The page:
The eyelash guru takes a seat above his client Cynthia’s head. “See that little spot there? We’re working together to grow that back,” he says, gently nudging a single fake eyelash with a tweezer and glue into a gap between the hairs. Cynthia broke them curling her lashes. “Education is key in terms of applying these,” he continues. “I’ve been doing this for seven years, so I know.”

The guru, whose name is Ja’Maal Buster, dispenses all manner of lash wisdom. But occasionally he is stumped — he is only human. “I’m not sure what these ones are made of,” he says, peering at the small tray. “They come directly from overseas. They may be lab-grown hair. I’m sure they’re not other people’s lashes.” Then, with a dismayed expression, “I can’t see them pulling other people’s eyelashes out.”

Cynthia rises from the chair, her lashes newly full and radiant. “And I’ll let you in on a little secret,” Buster adds, blinking. “I only have one contact in today.”

When I ask whether he sees bad lashes while he’s walking around, he gasps, “Honey, every day!” He sees too much lash, too much glue. “If the first thing you see is big fuzzy caterpillars on their eyes, that’s bad.”

Buster has a personality that alternates between gregarious and demure. His adjective of choice when describing his personality is “amazing,” and for a long time, he thought he would be an actor or a singer or a TV-show host. “I knew I would be working in the public eye, but I didn’t know I would be working on the public’s eyes.”

He was assistant manager of the Dolce&Gabbana store in his hometown of Dallas, doing eyelashes on the side. Inevitably the lashes started taking over. He got fired. The next day, Good Morning Texas invited him on the show. On air, he gave out his cell-phone number. When people began calling him at a rate of 80 calls per minute, the Sprint PCS operator called to check on what was happening.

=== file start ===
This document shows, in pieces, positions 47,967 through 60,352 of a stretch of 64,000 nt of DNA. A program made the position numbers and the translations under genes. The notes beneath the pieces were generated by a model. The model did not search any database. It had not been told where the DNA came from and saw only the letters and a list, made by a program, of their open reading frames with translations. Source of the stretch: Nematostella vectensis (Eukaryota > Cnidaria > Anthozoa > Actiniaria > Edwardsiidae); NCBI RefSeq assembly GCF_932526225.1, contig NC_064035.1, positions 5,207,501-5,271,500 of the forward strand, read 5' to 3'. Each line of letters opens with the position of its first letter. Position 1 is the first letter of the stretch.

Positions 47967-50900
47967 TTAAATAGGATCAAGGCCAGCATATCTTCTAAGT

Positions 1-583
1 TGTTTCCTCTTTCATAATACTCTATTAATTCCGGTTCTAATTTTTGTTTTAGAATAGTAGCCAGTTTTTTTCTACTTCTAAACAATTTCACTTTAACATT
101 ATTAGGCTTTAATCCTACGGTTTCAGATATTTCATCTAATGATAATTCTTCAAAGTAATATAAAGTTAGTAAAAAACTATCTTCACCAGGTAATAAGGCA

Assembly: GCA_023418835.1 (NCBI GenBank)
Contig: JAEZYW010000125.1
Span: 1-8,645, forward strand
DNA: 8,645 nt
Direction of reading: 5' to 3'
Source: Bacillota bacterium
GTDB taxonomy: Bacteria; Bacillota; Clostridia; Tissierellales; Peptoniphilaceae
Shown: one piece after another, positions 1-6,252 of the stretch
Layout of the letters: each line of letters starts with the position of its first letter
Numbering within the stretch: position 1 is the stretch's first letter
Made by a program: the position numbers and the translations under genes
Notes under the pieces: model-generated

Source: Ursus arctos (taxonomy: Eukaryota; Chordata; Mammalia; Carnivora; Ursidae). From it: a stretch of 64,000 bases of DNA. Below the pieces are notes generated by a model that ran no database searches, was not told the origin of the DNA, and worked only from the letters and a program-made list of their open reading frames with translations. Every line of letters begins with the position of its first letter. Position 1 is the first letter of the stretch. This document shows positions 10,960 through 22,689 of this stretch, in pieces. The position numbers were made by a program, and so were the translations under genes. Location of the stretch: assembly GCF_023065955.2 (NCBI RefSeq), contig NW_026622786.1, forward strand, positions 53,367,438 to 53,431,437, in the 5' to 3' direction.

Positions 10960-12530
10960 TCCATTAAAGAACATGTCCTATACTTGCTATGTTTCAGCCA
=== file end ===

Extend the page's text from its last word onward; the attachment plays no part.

“Are you okay, sir?” she asked. “What’s happening? Hey, wait, are you that lash guy? I wrote down your number, too! Can I get in for an appointment today?”

Who else wants fake eyelashes? People you wouldn’t expect, including guys going through chemotherapy, whose hair has fallen out. And people you would. One of Buster’s wealthier clients spent $500,000 on her wedding, of which $20,000 was allotted for lashes. The bride had a champagne-and-lashes party in a hotel suite.

“Can you come to Cabo?” asked one desperate society girl. “My lash fell out.” When he was there, Buster did her girlfriends’ lashes, too. People go to extreme lengths to orchestrate the perfect face. A client from Paris flies out to Los Angeles three times a year to see Buster. She gets lashes made out of mink fur.

In a few days, he will be on Martha Stewart’s show. He met her at a party.

“And what do you do?” Martha asked.

“I do lashes,” Buster said.

“Oh?” Martha said. “What do you do to them?”


What he does — and this is where the real artistry comes in — is figure out how fake eyelashes can complement the shape of a woman’s eye and, in turn, enhance the shape of her face.

“Half the women sit in my chair and they think they know what they want,” Buster says. “It’s like, okay, say you’re a doctor. Do you really want big, distracting lashes? Or maybe you’re a Playboy bunny asking for natural lashes when everything about you” — he cups his hands to his chest like he’s holding two cantaloupes — “is unnatural.”